Japanese bento boxes are calculated according to its capacity in milimeters (ml). You can find it on the bottom of the box or its plastic wrapping. If this is not stated, just fill the container with water and empty the water into a measuring jug. This Japanese website provides guidelines for what bento box capacity is suitable for women (pink table) or men (blue table). The columns denote age, height, calories per meal and bento capacity. This is only a guide, of course, and should be adjusted up or down depending on whether you lead an active or sedentary lifestyle, and whether you are tall or short for your age. So as a women in my 20s, I should be fine with a 600ml capacity container. But since I am taller than that stated in the table, I could do with a slightly bigger container, e.g. 700ml. Also bear in mind that these capacity guidelines are for dense food such as rice, noodles, lean protein and vegetables found in most Japanese or Asian diet. Bulky items like sandwiches or salads will take up more space and require bigger containers. So you might need at least two different containers, a smaller one for more dense items so that your food does not slosh or tumble around in it, and a larger one for sandwiches and salads.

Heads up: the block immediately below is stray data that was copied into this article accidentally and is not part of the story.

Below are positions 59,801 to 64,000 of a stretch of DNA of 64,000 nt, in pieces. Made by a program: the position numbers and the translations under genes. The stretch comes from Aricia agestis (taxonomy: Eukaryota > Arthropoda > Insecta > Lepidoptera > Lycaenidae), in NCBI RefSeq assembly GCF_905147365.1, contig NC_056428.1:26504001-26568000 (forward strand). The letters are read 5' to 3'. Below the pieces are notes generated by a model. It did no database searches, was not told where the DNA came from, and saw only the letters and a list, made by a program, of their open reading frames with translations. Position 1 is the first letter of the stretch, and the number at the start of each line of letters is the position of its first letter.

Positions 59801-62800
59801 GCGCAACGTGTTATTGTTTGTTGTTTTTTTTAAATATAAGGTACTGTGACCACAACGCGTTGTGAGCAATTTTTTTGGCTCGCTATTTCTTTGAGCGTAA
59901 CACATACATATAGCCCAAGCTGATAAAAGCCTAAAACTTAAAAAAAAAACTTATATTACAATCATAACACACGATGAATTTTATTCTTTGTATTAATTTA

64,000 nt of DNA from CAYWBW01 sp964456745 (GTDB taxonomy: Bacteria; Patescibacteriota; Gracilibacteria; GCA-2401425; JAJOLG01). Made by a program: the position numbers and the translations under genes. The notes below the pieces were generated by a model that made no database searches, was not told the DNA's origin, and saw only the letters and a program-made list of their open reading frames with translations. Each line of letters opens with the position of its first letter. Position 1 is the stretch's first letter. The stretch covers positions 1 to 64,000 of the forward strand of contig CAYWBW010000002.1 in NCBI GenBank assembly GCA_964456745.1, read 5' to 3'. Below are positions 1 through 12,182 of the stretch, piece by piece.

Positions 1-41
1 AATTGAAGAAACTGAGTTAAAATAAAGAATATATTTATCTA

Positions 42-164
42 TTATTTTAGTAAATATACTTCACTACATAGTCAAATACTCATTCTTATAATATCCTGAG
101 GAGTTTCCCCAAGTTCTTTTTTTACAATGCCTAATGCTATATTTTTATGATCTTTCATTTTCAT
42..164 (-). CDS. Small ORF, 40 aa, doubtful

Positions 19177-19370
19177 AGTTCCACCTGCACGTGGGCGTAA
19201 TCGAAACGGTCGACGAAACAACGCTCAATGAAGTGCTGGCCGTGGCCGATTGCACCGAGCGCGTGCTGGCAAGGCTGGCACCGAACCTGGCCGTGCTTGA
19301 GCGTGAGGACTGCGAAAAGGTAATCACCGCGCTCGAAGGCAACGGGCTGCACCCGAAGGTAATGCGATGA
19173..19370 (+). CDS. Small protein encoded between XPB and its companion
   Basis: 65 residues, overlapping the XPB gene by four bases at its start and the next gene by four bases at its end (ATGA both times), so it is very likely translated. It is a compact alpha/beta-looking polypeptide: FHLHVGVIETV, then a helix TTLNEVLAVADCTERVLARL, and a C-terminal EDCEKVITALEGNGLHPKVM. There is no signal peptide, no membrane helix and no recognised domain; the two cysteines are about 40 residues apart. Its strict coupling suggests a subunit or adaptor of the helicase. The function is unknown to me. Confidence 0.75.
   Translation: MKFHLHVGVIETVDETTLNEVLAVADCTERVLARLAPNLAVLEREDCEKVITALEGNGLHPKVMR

The above webpage also recommends an ideal Japense bento proportion of 3:1:2. That refers to 3 parts rice (or similar carbohydrates such as noodles, cous cous, potatoes or pasta), 1 part protein (e.g. chicken, beef, eggs, fish), and 2 part vegetables. Sweets and diary are occasional items, although cheese does feature in many people's bento especially in the non-Asian context. Beware of cute and colourful ingredients that you often see in Japanese supermarkets and bento boxes, such as tempura, croquettes (korokke), shumai, tonkatsu (fried breaded pork cutlet) and store-bought gyoza/potstickers (often loaded with salt and MSG). They are great as an occasional treat but won't help if you are trying to lose weight! The key is to use fresh ingredients as far as possible.

I leave you with a couple of my lunches from yesterday and today:

Bottom tier: sushi rice. Top tier: Two seafood gyoza, garlic and ginger prawns and spinach with crispy fried anchovies.

Pasta with meatballs in tomato sauce, blueberries, rocket salad, mango cheddar and container of oil and vinegar dressing.


Mel said...

Your food photos make me hungry :) Do you ever make lard nar? I order it in a Thai restaurant near me and would like to try to make it sometime ...I enjoyed your blog....